It happens simply, almost innocently, with a phone call. A text. An email.
We should get together this weekend, when are you free?
They really need help with the four-year-old class . . .
You should absolutely take advantage of this opportunity!
It’s nothing earth shattering – surely I should be able to do this one thing.
Yet my stomach makes that familiar flop, and anxiety settles in because I know in taking on this one thing, someone’s going to be disappointed.
In the real world, it’s not just one thing; it’s one thing, after another thing, after another thing.
I am a people-pleaser. I hate telling people no. Not the people who are closest to me. Not the people I work with. Not even the nameless, faceless people I meet online. But by saying yes so many times over, allowing those things to start piling up high, it’s dangerously easy for me to lose touch with what really matters.
I’ve spent more time than I’d like to admit paralyzed over that text or email, trying to calculate how I can minimize the damage and still say yes, until something very important dawned on me.
Every time I say YES, I am also saying NO.
The yes made out of guilt or obligation, always births a no to something else.
Very often, a something else that really matters.
No to my best friends.
No to my boys.
No to my husband.
No to myself.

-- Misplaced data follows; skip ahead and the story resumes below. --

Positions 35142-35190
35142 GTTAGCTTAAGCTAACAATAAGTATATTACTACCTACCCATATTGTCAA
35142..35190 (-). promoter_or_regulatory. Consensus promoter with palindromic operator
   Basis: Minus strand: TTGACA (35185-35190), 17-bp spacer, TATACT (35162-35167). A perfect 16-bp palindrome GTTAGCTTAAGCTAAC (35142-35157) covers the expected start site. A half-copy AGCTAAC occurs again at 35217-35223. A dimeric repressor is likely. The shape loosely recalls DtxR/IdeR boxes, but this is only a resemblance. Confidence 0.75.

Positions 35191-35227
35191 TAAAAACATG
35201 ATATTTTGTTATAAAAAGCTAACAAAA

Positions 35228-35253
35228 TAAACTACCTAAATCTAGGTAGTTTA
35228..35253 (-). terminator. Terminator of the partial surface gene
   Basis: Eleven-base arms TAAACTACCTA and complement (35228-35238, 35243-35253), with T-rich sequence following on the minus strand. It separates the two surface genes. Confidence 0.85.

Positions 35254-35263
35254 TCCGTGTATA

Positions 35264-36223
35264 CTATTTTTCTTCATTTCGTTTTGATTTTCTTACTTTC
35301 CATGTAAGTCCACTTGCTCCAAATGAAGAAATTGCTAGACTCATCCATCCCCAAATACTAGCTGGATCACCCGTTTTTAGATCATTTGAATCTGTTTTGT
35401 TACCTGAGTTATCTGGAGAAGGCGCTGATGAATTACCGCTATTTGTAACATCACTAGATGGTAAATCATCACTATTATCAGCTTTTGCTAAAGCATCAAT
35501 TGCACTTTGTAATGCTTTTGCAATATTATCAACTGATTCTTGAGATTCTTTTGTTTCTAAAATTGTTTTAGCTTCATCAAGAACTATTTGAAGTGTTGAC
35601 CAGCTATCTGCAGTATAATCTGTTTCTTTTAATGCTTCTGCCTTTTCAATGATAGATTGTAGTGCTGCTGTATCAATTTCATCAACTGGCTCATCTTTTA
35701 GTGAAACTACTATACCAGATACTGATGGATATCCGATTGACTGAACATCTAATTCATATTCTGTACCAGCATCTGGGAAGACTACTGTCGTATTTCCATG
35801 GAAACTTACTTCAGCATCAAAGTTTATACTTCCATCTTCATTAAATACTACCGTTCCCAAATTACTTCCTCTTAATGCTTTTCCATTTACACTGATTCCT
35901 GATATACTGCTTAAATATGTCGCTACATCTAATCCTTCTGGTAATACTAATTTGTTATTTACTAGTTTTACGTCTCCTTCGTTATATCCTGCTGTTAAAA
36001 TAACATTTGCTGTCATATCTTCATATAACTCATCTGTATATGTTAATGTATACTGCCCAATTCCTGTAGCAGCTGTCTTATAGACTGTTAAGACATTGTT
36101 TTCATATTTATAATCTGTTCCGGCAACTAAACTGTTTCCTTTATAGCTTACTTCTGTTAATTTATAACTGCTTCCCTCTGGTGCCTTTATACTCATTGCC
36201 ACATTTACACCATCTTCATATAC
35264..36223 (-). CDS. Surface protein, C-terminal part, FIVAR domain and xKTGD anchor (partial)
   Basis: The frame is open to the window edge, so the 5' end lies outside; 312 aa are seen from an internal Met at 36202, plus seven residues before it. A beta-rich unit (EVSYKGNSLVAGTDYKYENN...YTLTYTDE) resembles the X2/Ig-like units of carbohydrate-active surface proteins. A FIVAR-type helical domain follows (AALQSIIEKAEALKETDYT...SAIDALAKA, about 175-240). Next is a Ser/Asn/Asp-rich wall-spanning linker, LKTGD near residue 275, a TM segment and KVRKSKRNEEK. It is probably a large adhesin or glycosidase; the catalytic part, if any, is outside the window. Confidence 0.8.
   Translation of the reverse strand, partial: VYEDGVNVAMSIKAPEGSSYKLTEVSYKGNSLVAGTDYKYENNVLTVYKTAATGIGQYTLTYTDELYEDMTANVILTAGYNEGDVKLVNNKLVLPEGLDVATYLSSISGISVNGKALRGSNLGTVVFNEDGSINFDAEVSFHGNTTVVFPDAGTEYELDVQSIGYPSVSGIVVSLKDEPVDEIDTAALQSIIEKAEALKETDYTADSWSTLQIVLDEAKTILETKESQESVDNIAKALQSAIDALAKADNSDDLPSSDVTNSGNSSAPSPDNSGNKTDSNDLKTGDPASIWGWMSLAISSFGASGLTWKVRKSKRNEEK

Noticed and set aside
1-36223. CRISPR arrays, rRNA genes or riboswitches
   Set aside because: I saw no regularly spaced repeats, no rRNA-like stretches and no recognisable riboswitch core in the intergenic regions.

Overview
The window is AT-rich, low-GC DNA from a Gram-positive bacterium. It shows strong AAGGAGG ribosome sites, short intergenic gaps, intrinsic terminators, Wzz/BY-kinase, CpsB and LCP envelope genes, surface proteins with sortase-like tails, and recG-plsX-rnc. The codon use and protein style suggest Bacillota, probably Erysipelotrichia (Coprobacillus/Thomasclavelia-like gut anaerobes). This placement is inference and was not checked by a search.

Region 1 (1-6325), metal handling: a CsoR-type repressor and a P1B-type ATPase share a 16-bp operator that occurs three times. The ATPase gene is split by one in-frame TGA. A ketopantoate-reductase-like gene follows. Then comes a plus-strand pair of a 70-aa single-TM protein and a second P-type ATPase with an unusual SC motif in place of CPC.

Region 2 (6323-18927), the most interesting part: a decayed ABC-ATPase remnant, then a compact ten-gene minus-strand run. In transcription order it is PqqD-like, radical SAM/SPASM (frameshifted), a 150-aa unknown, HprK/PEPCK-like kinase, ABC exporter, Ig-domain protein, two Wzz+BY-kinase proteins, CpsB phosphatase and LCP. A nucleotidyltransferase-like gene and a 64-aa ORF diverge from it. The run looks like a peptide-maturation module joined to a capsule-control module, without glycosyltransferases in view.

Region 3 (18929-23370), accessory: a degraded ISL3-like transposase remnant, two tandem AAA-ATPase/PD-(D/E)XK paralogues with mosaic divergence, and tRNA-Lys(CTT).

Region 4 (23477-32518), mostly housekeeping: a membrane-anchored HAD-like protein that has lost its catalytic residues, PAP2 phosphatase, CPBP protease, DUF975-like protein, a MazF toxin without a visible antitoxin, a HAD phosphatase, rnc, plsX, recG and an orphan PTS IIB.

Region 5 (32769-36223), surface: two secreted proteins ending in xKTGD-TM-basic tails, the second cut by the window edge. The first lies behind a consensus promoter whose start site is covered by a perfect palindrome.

“I’ve said NO to some big things and some small things . . . But saying NO let’s me say YES to the most important things.” – Shauna Niequist, More Love Less Hustle
I’m so tired of saying yes when I should be saying no, and no when I should be saying yes. It’s a habit that is slow to break, but no-by-no I am learning to filter my responses, and reduce that all too familiar stress by reflecting on these three questions.
What is REALLY important to me?
The most valuable space I have ever given myself was the time to reflect on what matters most.
Who are the most important people in my life?
What routines would I like to see established every day, every week, every year?
What are my goals personally, relationally, professionally?
Writing out a list of the things that matter most seems like such a simple task, but too often we trade good things for the best things, just because we haven’t identified what they are.
Creating a list of what is most important to me, and referring to it often, keeps the everyday chaos of life in check and helps me filter out the obviously unnecessary yes quickly and painlessly.
What needs to happen so I can care about the important things FIRST?
“If we don’t take the time to put our long-term goals first, there will never be enough time or energy for our dreams.” – Ruth Soukup, Living Well Spending Less; 12 Secrets of the Good Life
Knowing what is most important, and acting like it are two very different things. I’ve learned it’s necessary for me to schedule what’s important on the calendar before everyday life takes over, or the things that matter most just won’t happen.
Family adventure days.
The important things have to take priority FIRST before I can say yes to anything else. Understanding how I can make them important on a day-to-day basis is absolutely invaluable in the debate over those last-minute/must-help/right-now requests.
By saying NO, what am I really saying YES to?
I believe this is the question that enables me to say no with confidence.
When I have to say no to something, it helps to remember what I am saying YES to. Just pausing long enough to consider what important thing I am prioritizing with my no, helps make the decision that much stronger, and that old yes-habit of mine, that much easier to break.
There is power in saying NO.
We just need to wield it well.
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